1 ½ quarts chicken or turkey stock
1 ½ Tbsp. dried thyme
1 ½ Tbsp. ground sage
1 ½ Tbsp. dried oregano
1 ½ Tbsp. dried basil
2 Tbsp. minced fresh marjoram
2 Tbsp. minced fresh parsley
2 small onions, cut into ¼-inch slices
1 whole garlic head, halved crosswise
2 small garlic cloves, finely chopped
2 carrots, cut into ¼-inch thick rounds
2 celery stalks, cut into ¼-inch thick pieces
2 leeks, cut into ¼-inch thick rounds

Preparation for Roast Turkey:
Preheat oven to 450º F. Place rack in the lowest position in the oven. Remove the turkey neck and giblets, rinse the turkey, and pat dry with paper towels.

Mix all of the dried herbs (thyme, sage, oregano, ground pepper and basil) in a small bowl. Slide your hand under the skin of the turkey breast to loosen. Rub the herb mixture all over the turkey—inside the cavity, and under and on the skin. Then rub ¼ cup of the basting syrup into the turkey cavity.

Now rub ½ cup of the basting syrup and chopped garlic under and on top of the turkey breast skin. Pack prepared marjoram, parsley, onions, carrots, celery, leeks, and halved garlic head into the cavity.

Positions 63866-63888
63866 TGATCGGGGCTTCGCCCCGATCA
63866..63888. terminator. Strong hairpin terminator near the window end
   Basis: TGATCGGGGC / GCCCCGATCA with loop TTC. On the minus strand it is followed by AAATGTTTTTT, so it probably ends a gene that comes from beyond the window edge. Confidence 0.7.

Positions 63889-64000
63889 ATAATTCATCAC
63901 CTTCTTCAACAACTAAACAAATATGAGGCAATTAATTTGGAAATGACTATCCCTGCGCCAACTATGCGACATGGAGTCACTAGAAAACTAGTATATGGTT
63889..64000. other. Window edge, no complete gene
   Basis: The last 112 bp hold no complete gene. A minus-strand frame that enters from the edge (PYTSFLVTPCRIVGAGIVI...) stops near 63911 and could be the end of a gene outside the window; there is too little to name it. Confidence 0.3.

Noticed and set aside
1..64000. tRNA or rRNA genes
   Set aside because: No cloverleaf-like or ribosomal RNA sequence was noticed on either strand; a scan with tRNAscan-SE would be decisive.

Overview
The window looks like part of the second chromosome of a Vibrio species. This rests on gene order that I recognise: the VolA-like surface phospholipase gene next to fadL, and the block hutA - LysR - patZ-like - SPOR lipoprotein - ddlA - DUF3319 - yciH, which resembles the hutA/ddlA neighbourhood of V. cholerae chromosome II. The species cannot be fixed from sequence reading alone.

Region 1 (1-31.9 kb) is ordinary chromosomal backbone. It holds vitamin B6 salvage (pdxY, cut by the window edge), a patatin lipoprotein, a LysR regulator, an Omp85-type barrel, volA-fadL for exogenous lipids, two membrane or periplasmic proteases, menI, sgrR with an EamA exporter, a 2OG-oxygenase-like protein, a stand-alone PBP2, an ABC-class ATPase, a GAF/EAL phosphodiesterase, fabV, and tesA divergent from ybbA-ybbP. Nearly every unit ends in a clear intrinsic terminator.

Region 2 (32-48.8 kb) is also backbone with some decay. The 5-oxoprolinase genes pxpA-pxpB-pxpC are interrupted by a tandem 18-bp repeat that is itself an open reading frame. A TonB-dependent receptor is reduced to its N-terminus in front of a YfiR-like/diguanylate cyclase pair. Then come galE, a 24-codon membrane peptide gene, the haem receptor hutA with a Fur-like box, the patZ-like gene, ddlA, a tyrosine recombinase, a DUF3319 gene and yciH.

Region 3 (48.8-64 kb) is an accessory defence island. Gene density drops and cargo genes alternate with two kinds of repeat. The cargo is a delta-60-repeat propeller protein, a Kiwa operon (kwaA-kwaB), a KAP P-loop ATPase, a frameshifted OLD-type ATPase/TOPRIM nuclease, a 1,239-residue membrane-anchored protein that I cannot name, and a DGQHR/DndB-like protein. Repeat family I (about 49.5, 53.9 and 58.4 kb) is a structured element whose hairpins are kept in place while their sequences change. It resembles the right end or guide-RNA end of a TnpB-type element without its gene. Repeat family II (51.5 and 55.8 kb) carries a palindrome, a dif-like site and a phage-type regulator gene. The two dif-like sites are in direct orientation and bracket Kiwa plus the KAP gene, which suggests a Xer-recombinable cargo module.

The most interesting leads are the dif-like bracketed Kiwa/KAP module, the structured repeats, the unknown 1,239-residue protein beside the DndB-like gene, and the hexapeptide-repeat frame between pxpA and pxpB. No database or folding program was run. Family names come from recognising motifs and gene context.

Tie turkey legs with string. Place turkey breast-side up on a cooking rack set in a heavy large roasting pan. Pour 2 cups of stock into the bottom of the roasting pan. Place an aluminum foil tent over the turkey and sides of the pan. Roast for 30 minutes. Reduce heat to 325º F. Remove aluminum foil after 2 ½ hours, while occasionally basting with accumulated pan juices every 20 minutes until done. Roast until a meat thermometer inserted in the meaty part of the thigh reads 180º F
(80º C), about 4 hours.

Ingredients for Gravy:
Strained, cooled, and separated turkey roasting pan drippings
Enough chicken or turkey stock added to drippings to yield three cups
½ whole gingerroot, cut in small chunks for a garlic press
¼ cup of reserved basting syrup
2 Tbsp. arrowroot
2 cups chopped button mushrooms
1 tsp. chopped fresh thyme
1 bay leaf

Preparation for Gravy: